Tue., 8:15pm: GOP report faults State Dept. on Libya security
WASHINGTON (AP) – An interim report released Tuesday by House Republicans faults the State Department and former Secretary of State Hillary Rodham Clinton for security deficiencies at the U.S. diplomatic mission in Benghazi, Libya, prior to last September’s deadly terrorist attack that killed Ambassador Chris Stevens and three other Americans.
Senior State Department officials, including Clinton, approved reductions in security at the facilities in Benghazi, according to the report by GOP members of five House committees. The report cites an April 19, 2012, cable bearing Clinton’s signature acknowledging a March 28, 2012, request from then-U.S. Ambassador to Libya Gene Cretz for more security, yet allowing further reductions. The report does not include actual copies of the cables or other internal correspondence that Republicans cite to support their findings.
“Senior State Department officials knew that the threat environment in Benghazi was high and that the Benghazi compound was vulnerable and unable to withstand an attack, yet the department continued to systematically withdraw security personnel,” the report said.
Caitlin Hayden, a spokeswoman for the White House National Security Council, said the GOP report “appears to raise questions that have already been asked and answered in great detail” by Obama administration officials. Hayden said the administration has taken “extraordinary steps” to work with Congress in investigating the Benghazi attacks, providing more than 10,000 pages of documents and extensive briefings for members of Congress and their staffs.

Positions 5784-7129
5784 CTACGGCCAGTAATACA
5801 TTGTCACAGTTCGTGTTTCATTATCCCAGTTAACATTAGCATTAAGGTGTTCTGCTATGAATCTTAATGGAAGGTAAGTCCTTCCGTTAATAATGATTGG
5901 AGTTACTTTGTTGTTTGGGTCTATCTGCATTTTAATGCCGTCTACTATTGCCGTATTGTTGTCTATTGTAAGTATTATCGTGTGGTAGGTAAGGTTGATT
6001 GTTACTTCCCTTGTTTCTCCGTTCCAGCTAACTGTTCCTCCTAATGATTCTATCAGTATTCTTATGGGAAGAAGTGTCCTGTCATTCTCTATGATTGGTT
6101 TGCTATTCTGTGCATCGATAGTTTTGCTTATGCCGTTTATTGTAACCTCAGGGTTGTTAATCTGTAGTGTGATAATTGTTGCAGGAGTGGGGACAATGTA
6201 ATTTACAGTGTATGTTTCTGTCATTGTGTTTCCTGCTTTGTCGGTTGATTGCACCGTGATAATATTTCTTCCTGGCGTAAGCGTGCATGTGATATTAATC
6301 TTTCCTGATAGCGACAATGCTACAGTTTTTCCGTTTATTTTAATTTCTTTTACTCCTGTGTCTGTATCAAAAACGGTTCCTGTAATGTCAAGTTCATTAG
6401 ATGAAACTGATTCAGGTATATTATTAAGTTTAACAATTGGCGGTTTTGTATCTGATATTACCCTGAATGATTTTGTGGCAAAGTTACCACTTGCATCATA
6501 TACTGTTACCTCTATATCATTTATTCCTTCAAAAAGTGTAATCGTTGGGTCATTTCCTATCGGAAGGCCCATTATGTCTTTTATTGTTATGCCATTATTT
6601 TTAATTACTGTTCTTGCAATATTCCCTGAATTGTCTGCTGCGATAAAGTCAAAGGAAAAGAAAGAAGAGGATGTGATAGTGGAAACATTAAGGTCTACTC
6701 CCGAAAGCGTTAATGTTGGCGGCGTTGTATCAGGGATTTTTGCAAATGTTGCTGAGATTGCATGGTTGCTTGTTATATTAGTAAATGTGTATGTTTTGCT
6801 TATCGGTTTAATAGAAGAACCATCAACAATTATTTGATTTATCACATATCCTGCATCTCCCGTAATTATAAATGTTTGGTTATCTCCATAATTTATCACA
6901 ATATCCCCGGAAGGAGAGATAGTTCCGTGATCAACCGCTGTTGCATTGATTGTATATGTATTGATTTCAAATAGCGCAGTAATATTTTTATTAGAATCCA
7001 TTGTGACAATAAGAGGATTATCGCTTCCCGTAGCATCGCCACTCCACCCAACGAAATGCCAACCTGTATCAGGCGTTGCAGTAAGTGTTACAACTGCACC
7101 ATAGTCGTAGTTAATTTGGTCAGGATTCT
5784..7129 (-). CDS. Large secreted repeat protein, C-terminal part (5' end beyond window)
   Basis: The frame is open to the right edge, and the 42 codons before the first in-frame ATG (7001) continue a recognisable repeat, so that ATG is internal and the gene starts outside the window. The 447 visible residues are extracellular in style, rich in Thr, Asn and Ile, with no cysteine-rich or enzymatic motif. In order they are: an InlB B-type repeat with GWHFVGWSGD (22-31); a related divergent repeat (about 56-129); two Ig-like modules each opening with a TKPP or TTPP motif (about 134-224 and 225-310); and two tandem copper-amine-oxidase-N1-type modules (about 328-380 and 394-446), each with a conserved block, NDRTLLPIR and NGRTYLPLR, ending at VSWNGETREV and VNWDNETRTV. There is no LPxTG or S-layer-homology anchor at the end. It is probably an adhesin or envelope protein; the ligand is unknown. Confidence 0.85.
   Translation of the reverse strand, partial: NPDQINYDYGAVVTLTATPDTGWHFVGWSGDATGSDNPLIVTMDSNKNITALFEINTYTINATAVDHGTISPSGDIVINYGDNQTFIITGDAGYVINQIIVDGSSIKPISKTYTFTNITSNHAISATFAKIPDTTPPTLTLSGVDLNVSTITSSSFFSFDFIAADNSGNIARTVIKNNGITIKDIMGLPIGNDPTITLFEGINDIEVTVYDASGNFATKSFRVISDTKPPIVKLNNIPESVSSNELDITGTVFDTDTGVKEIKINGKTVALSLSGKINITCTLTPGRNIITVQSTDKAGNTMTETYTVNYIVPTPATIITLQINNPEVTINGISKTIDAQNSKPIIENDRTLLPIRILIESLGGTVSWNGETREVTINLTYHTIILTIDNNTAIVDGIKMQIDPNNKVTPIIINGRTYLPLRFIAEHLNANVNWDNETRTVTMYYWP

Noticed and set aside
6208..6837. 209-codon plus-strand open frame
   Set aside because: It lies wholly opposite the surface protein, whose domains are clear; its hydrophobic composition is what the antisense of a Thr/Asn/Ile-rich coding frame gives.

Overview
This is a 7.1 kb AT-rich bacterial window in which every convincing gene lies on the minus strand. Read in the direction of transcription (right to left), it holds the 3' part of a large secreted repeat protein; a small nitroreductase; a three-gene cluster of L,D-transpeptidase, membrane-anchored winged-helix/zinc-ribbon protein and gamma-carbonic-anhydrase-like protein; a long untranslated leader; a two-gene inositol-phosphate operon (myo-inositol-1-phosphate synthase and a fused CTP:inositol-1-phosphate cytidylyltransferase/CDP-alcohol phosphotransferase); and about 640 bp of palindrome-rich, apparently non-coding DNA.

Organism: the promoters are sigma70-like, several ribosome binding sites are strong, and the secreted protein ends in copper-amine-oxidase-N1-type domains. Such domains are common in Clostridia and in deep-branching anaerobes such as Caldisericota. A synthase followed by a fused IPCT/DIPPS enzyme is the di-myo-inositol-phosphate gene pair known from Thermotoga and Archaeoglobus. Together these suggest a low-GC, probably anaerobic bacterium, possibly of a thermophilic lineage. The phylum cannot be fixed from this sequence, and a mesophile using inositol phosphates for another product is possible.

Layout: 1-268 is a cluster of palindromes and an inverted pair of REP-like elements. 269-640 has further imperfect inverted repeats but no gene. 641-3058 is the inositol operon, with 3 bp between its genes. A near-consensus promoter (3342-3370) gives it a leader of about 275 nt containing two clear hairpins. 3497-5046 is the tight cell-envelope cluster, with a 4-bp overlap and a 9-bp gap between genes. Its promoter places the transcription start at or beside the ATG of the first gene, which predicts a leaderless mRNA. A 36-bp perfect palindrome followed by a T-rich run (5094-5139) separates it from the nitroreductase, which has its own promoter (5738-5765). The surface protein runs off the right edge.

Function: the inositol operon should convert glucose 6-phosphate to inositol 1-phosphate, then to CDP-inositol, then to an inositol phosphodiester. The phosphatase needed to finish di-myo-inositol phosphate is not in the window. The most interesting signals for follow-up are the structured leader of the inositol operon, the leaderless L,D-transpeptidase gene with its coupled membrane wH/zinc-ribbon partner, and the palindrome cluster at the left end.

The top Democrats on the five committees were quick to criticize the GOP report, telling House Speaker John Boehner in a letter Tuesday that they strongly objected to the report, the politicizing of national security, and their exclusion from the investigation. They called the GOP’s findings a “partisan Republican staff report on Benghazi” that dispensed with regular House procedures “for vetting official committee reports to correct inaccuracies and mischaracterizations.”